The most common malpositions and causes
Studies have found that the incidence of embryos unable to hatch due to malpostions varies from 1.2 to 1.8%, with an average of 1.5%. Malpositioned embryos are often unable to pip the eggshell and/or are able to pip, but unable to hatch, due to improper positioning within the egg. The most common malpositions are:
- Head between thighs- Feet over head
- Head in the small end of egg
- Head under left wing
- Head not directed toward air cell
- Beak above right wing
If a chick embryo is provided with the correct environment (correct temperature, humidity and adequate rotation of the egg) it will position itself around 17-18 days of incubation for hatch. The correct position is with the head tucked under the right wing, with the head directed toward the air cell, which should be in the large end of the egg. However due to internal and external factors the embryo sometimes fails to do this. There are numerous reasons that malpositions occur. The common reasons for incidences of malpositions are:
- Eggs were set upright, with small end up. Eggs placed upright in the incubator should always be set with the large (air cell) end up.
- Advancing breeder hen age and shell quality problems.
- Egg turning frequency and angle were not adequate. Regular turning of the egg through a minimum 45 degree angle assists the embryo to position for hatch. Eggs should be turned at least 3 times daily, though more is better.
- Inadequate percent humidity loss of eggs in the setter. Acceptable weight loss of eggs during incubation is 11-14%.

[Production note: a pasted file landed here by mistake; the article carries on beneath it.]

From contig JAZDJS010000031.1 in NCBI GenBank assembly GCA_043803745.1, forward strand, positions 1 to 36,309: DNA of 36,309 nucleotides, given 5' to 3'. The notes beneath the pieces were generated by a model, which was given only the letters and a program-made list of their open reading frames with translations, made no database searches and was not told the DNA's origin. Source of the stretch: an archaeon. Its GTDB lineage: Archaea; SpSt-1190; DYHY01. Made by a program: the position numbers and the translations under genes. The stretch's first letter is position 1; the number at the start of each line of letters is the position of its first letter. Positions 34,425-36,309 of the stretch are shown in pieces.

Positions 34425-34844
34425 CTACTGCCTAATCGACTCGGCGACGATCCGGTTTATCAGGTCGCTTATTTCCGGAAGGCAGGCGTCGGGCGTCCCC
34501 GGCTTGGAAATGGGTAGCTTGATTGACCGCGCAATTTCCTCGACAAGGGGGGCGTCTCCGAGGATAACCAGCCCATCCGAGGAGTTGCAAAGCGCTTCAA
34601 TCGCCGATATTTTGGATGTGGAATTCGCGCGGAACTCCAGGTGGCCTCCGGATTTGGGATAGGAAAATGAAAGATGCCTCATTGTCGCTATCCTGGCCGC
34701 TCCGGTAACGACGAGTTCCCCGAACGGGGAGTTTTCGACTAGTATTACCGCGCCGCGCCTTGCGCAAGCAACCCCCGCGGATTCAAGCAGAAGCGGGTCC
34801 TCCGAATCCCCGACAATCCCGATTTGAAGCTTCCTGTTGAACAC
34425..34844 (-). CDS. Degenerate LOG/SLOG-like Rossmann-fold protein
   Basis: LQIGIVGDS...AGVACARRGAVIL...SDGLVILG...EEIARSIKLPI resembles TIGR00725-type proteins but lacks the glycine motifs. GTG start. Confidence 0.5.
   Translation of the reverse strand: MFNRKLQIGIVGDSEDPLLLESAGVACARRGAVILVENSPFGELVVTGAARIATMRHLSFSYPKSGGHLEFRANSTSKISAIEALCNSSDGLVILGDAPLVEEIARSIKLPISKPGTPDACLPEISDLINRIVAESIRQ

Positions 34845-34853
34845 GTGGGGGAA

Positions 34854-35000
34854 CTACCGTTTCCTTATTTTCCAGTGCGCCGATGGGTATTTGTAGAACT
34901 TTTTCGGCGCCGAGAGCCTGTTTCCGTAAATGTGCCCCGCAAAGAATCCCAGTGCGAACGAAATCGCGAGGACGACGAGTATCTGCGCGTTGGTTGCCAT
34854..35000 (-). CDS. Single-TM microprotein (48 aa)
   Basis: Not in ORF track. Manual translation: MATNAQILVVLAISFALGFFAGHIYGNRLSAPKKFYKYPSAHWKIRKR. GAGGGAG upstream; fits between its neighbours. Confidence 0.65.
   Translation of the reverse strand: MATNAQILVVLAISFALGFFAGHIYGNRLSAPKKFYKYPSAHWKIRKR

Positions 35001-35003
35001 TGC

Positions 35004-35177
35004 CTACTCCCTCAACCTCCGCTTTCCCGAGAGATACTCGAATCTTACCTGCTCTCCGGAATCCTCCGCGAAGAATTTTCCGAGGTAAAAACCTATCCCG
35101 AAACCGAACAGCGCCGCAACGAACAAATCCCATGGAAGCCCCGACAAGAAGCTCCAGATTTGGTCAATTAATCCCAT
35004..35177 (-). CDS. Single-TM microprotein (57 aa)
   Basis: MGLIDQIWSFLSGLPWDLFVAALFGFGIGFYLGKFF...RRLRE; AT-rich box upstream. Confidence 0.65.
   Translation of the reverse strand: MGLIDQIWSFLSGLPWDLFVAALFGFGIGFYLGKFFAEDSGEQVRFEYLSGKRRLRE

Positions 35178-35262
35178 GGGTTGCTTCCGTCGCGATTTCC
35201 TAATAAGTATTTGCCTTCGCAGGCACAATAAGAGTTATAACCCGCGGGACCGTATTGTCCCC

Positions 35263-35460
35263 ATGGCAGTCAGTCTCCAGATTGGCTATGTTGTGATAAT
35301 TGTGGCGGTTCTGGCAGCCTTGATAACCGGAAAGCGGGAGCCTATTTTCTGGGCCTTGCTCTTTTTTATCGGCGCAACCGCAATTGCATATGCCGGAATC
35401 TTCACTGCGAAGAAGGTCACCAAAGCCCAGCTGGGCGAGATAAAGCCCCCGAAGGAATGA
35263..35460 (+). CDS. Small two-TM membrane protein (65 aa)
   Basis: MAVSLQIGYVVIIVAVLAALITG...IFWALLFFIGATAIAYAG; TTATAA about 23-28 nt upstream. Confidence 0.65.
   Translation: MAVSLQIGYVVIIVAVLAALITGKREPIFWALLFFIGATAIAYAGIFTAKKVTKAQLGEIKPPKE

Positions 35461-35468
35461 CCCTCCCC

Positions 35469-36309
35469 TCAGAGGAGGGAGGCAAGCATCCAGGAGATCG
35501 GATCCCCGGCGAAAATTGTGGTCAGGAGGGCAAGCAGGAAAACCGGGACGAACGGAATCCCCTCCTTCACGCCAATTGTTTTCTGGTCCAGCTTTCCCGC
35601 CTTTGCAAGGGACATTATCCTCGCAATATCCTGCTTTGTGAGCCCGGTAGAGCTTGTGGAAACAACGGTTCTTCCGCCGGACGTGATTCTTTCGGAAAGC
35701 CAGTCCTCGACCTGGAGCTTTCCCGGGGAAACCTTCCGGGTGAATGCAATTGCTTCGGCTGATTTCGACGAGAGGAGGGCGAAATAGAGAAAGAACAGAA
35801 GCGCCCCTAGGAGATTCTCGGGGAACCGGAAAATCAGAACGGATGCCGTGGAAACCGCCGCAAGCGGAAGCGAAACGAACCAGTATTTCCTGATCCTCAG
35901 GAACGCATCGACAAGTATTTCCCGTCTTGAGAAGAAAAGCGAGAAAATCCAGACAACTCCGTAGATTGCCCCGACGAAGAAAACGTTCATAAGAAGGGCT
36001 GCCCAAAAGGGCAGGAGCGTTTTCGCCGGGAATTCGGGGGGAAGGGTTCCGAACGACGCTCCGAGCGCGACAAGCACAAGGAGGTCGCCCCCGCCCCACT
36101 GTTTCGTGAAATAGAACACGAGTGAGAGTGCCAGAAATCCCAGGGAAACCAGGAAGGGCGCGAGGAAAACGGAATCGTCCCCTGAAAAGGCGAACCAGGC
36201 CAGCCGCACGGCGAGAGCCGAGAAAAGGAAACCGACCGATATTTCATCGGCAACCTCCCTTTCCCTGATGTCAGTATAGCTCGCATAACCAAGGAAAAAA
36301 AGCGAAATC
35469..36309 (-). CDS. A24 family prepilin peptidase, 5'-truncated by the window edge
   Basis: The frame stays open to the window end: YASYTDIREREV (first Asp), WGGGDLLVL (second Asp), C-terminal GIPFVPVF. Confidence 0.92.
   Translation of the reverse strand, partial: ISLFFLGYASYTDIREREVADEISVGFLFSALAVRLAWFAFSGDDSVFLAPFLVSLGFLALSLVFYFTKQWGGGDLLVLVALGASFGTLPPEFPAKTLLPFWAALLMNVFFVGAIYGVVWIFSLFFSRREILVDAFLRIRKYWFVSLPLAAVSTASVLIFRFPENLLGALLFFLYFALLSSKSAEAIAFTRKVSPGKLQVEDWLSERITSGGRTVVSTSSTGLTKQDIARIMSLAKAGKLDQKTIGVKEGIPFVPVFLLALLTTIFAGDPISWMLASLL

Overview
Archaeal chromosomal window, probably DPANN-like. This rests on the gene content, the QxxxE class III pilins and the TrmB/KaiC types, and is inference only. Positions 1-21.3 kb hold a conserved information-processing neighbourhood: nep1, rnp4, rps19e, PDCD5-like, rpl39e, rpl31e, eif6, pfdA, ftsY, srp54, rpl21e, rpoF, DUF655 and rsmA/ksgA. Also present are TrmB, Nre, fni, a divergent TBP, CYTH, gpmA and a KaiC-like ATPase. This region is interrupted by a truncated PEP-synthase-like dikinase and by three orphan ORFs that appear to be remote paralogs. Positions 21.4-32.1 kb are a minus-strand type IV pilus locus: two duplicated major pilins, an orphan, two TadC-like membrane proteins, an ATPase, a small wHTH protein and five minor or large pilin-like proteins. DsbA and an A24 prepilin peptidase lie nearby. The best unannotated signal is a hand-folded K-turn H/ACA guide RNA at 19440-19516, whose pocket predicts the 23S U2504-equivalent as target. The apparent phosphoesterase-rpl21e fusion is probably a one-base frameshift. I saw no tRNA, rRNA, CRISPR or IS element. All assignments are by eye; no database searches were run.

- Inadequate air cell development, incorrect temperature and humidity regulation and insufficient ventilation in the incubator.
- Imbalanced feeds, elevated levels of mycotoxins, and vitamin and mineral deficiencies.
- Exposure to lower than recommended temperatures in the last stage of incubation.
- Round shaped, or overly large eggs.
- Eggs handled, or stored improperly.
Common embryo deformities and causes
Chick embryo malformations are mostly caused by incorrect feeding of the breeder flock, resulting in poor quality hatching eggs, or incorrect incubator settings. For a break down on the effect of incorrect nutrient levels on embryo development see this article. The most common malformations seen in chicks are:
Beak abnormalities, such as crossed beak, parrot beak, or short upper beak, which can be a result of genetic traits, poor hen nutrition, exposure to pesticides, hatching eggs exposed to near freezing temperatures.
Small or missing eye(s),
which is normally a result of high temperature during incubation, especially during the early stages.
which is normally a result of high temperature or prolonged heat spikes during the early stages of incubation.
Intestines outside of abdomen,
which can be a result of high temperature during mid-incubation, or hatching eggs exposed to near freezing temperatures.
Crooked (wry) neck,
which can be either an inherited genetic trait, or a result of poor breeder nutrition
foot and leg problems, which can be a result of excessive in-breeding, poor breeder nutrition, or an inherited genetic trait.
Suggested further reading:
Diagnosing hatch failures - It starts with the egg
Egg failure to hatch - Diagnosing incubation problems
Hatching Eggs 101
Step by Step Guide to ASSISTED Hatching
Diagnosing causes of malpositions and deformities in chick embryos
Studies have found that the incidence of embryos unable to hatch due to malpostions varies from 1.2 to 1.8%, with an average of 1.5%.